CO2 system with low consumption
I am new to this mailing list and keeping aquatic plants, but thought that
I would explain my experiences so far with CO2. I am living in Japan where
it is apparently hard to get big CO2 tanks and refills at reasonable cost.
The local fish stores, however, are stuffed with high-tech German and
Japanese CO2 goodies that are hard to find in America. The cheapest refill
tanks cost the equivalent of $15 per mini-tank of CO2 (60grams). (Since
this IS Japan, the concept of "rip-off" is simply not applicable. Japanese
pay for form, not function, but that's a whole different story.) I didn't
want to mess around with DIY yeast explosions, so I bought a needle valve
for a mini-tank. There is no pressure regulator, just a valve on a tank.
Since I'm on a limited monthly budget for aquaculture, my challenge was how
to create a low consumption CO2 system that would use less than 60 grams of
CO2 per month. First, the vital statistics: 56 liter tank, one 20 watt
regular flourescent bulb, one 20 watt plant flourescent bulb, lights on 10
hours a day, water changes 25% once every two weeks, water hardness 4
degrees GH, "Nach" undergravel fertilizer tabs and Tetra iron intensive
fertilizer with each water change, 10 Neon tetras, 2 dwarf gouramis, 2
golden algae eaters (don't know what type), 2 siamese algae eaters. The
plants pretty much fill up the tank and include Hygrophila, Rotala, and
Glassostigma. The algae seems to be under control and the plants need to
be trimmed about once every two weeks.
Now for the saga of CO2 diffusion systems. First off, I bought a gadget
popular in Japan that makes "pollen" sized CO2 bubbles with a very fine
glass frit airstone. With this, most of the bubbles seemed to escape into
the atmosphere despite the manufacturer's claim of high efficiency. I
suppose it was better than most regular airstones. In order to lower the
pH from it's "natural" value of 7.8 down to the desired 7.0, I had to use
about one 60 gram CO2 tank every two weeks.
Next, I tried a Tetra diffusion chamber with about 4 cm2 of open surface
area on the bottom and a gauze-covered top with another 4cm2 of surface
area. This was not able to keep my pH at 7.0. There was simply not enough
diffusion area. Oxygen bubbles from the plants tended to get in the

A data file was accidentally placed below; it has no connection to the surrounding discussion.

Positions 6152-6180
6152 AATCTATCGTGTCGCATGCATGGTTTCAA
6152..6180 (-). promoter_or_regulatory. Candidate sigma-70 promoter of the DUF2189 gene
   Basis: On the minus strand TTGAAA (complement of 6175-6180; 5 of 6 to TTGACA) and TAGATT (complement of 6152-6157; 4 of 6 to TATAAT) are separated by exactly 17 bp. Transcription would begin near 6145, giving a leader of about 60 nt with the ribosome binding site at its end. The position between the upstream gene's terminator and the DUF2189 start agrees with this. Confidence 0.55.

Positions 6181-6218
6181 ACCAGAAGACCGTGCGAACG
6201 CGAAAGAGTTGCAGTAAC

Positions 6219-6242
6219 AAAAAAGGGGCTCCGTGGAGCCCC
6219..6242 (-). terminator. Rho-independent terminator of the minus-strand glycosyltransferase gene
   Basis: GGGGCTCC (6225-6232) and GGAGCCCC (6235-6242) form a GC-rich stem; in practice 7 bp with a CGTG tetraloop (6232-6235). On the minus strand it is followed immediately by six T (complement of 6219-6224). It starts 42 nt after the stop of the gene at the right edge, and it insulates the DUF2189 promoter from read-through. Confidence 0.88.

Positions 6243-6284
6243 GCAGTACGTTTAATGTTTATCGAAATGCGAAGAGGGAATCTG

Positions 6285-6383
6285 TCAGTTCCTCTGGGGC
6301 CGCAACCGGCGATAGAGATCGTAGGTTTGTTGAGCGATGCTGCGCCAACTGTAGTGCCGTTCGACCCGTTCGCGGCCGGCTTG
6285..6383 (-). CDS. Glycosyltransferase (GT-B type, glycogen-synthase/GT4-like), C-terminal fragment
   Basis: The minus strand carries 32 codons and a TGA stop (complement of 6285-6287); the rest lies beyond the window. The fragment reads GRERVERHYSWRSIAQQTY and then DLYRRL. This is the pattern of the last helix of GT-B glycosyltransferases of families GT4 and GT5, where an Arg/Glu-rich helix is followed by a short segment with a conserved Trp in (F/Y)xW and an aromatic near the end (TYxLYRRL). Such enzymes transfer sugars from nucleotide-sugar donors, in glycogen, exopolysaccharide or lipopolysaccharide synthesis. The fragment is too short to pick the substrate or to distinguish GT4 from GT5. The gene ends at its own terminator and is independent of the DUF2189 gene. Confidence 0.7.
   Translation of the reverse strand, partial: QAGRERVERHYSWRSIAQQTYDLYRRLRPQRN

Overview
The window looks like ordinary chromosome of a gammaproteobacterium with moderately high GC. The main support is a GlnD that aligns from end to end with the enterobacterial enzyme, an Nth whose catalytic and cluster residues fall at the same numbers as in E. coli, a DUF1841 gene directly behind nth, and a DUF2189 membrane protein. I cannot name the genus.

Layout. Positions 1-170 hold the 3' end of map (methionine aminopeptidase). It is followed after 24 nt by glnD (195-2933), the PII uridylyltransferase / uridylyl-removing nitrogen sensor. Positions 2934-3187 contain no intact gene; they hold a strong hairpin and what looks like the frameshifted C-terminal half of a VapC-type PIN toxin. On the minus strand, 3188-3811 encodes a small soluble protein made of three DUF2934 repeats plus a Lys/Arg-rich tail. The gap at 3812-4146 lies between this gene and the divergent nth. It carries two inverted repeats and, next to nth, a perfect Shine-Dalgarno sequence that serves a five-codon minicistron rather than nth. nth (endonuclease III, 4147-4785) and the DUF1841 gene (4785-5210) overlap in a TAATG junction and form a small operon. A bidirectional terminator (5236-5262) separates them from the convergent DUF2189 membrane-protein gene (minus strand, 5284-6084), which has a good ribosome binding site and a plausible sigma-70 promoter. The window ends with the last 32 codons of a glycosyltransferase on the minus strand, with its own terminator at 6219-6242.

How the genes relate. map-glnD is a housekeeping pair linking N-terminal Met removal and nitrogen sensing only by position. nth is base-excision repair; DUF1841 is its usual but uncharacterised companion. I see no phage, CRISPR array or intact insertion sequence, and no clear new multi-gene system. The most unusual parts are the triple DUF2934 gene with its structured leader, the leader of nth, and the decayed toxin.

diffusion system and appeared to destroy it's diffusion ability.
Still unsatisfied, I launched into unknown territory. I made a number of
different diffusion systems with my trusty aquarium cement and thin (PET)
plastic sheet. Only one actually worked. It was constructed to cover
about one third of the top of the aquarium water. It is about 1 centimeter
high and fills the aquarium almost from the left side to the right side.
The lights are in the back of the aquarium (over the plants), so the
diffuser is mounted in the front of the aquarium. In addition to a large
surface area, it also reduces the surface area available to loose CO2 by
diffusion into the atmosphere. I also had to reduce the trickle filter
operation, because it was loosing too much CO2. I run the trickle filter
15 minutes every 6 hours (to avoid drying out completely and killing the
bacteria). I also run it an hour and a half in the morning to help avoid
low pH in the morning. By tuning the flow of CO2 AND the filter operation,
the pH can be kept nearly constant.
I found that the even though most of the oxygen bubbles from the plants
rise in the back of the fishtank, some enter into the diffusion system.
Maybe air bubbles find their way in also. Gradually, the diffusion system
fills until over a period of about four or five days, the entire system is
covered with trapped gas. The pH stays constant even though the amount of
gas in the system changes. This may be because the increasing oxygen (or
other gas) level is balanced by the increasing surface area. The amount of
CO2 entering the water seems to be constant. When the system becomes full
of gas, the pH starts to rise, so I dump out the gas and let it gradually
fill up again. I end up using one 60 gram CO2 tank about every two months.
I have a few questions for you plant-wise folks out there in
aquacultural-land. Is it safe to reduce the surface area of the fishtank?
(The trapped oxygen in the diffusion system should help. I never see any
signs of oxygen starvation in the fish.) Will the filter still be able to
process ammonia/nitrites with such a limited amount of operation? Will the
plants still be able to grow maximally even though the Dupla regimen of
constant water motion is not being followed? Is this entire idea totally
crazy and useless?
Technology Development Department
Production Technology Division
Sony Corporation, Japan
Latest e-mail address: lippey at tft_ptg.sony.co.jp
Permanent e-mail address: blip at alumni_caltech.edu
World Wide Web: http://alumni.caltech.edu/~blip/